Entry: Quid Pro Quo
Pronunciation: kwid – pro – kwoh
Definition: something that is given in exchange for something else
In everyday terminology, the term quid pro quo can best be defined by the phrase "I’ll scratch your back, if you scratch mine." In other words, you’ll give something (e.g. a good or service) to someone else in exchange for that person giving you something (e.g. a good or service). So, quid pro quo refers to a mutual agreement between two parties where each party provides a good or service in return for a good or service.
In the context of law, quid pro quo essentially means "something for something." It occurs most often in contract law. For example, a binding contract must involve quid pro quo, also called legal consideration. Consideration is generally defined as the exchange of something of value for something else of value. And if the exchange between the two parties appears too one-sided, a court could potentially void the contract by law.
Quid pro quo can also refer to legal or illegal transactions. For example, legal transactions occur all the time where one party sells a product or service to another party for something of value (e.g. money). This mutual exchange is a legal quid pro quo. On the other hand, quid pro quo can refer to an illegal transaction such as blackmail. For example, blackmail occurs if one person threatens to refrain from hurting another person in exchange for something valuable. Let’s take a look at a legal and illegal quid pro quo transaction to clarify the term.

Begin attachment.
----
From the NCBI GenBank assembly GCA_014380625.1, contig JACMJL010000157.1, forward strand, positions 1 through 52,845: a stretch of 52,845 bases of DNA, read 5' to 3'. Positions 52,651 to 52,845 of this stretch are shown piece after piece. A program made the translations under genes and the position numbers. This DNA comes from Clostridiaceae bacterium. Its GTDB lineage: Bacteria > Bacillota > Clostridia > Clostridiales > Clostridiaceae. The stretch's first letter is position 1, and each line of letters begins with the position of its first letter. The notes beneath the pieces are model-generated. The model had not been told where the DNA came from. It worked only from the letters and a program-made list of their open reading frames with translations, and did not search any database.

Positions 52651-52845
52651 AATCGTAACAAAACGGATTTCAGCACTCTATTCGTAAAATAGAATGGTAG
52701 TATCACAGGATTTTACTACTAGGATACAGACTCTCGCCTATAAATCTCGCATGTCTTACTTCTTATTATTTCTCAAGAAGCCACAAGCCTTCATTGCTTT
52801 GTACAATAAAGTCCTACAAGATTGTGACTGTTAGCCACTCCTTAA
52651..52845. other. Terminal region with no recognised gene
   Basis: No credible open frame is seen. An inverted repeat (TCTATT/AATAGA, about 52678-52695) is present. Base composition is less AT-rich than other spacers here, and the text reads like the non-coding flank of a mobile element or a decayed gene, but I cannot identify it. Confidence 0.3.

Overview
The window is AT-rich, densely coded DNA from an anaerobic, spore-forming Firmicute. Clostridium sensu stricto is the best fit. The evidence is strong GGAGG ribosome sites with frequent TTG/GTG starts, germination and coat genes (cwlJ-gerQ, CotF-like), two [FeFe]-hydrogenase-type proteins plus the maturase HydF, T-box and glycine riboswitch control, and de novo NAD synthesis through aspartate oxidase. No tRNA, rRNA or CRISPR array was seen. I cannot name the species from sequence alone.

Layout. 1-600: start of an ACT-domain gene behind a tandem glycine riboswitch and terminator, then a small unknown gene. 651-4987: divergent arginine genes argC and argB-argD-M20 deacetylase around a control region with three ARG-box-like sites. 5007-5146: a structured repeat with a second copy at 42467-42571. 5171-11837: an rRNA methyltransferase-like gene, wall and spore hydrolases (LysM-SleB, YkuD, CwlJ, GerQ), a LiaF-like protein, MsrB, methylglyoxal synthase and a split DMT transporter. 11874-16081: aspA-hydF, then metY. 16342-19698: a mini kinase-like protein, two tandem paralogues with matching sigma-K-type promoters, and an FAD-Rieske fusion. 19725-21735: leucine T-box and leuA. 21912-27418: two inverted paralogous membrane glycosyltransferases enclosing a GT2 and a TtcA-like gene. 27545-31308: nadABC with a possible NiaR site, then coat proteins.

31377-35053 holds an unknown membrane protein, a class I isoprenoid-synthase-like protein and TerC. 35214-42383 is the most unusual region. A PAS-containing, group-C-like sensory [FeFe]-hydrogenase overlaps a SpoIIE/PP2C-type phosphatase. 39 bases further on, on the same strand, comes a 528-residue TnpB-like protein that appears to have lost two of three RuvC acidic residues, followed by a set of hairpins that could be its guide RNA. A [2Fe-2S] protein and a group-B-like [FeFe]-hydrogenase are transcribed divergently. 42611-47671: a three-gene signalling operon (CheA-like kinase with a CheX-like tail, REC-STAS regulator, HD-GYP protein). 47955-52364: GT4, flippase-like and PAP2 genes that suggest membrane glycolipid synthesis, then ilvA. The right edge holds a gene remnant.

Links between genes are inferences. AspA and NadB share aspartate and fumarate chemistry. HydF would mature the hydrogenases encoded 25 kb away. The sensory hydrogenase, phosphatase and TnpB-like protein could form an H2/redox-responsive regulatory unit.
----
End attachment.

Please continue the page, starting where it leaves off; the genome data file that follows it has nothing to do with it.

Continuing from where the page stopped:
Assume Bill offers to paint his neighbor’s house for $1,000. Bill’s neighbor, Mel, agrees to Bill’s offer. Bill then paints Mel’s house and Mel pays Bill $1,000.
Here, quid pro quo occurred through contract law in the form of consideration. Bill offered his services to paint Mel’s house in exchange for Mel’s $1,000. So, services in the form of painting a house were given by Bill, and Mel gave Bill $1,000. In other words, something of value was given for something else of value.
Assume Bill works at a car dealership and John is running for local state election.
Bill can legally support John for election with campaign money within the confines of the law. And John can legally work to pass laws favorable for Bill. At this point, there is no quid pro quo. In other words, Bill has simply donated money as a gift to John without expecting or receiving anything in return.
However, Bill cannot donate to John’s election with the clear and sole intention that John must repay Bill a favor for Bill’s donation. This is a form of bribery and undermines the political process. It is also a form of quid pro quo – i.e. something (Bill’s money) for something (John’s action to pass favorable laws for Bill). Now, do situations like this happen in the political process? Sure they do. Are they illegal? It depends on the facts. But a person cannot donate money to candidate as a form of bribery.
So, as you can see, the term quid pro quo means "something for something," and can be referred to in a positive or negative connotation depending on the situation.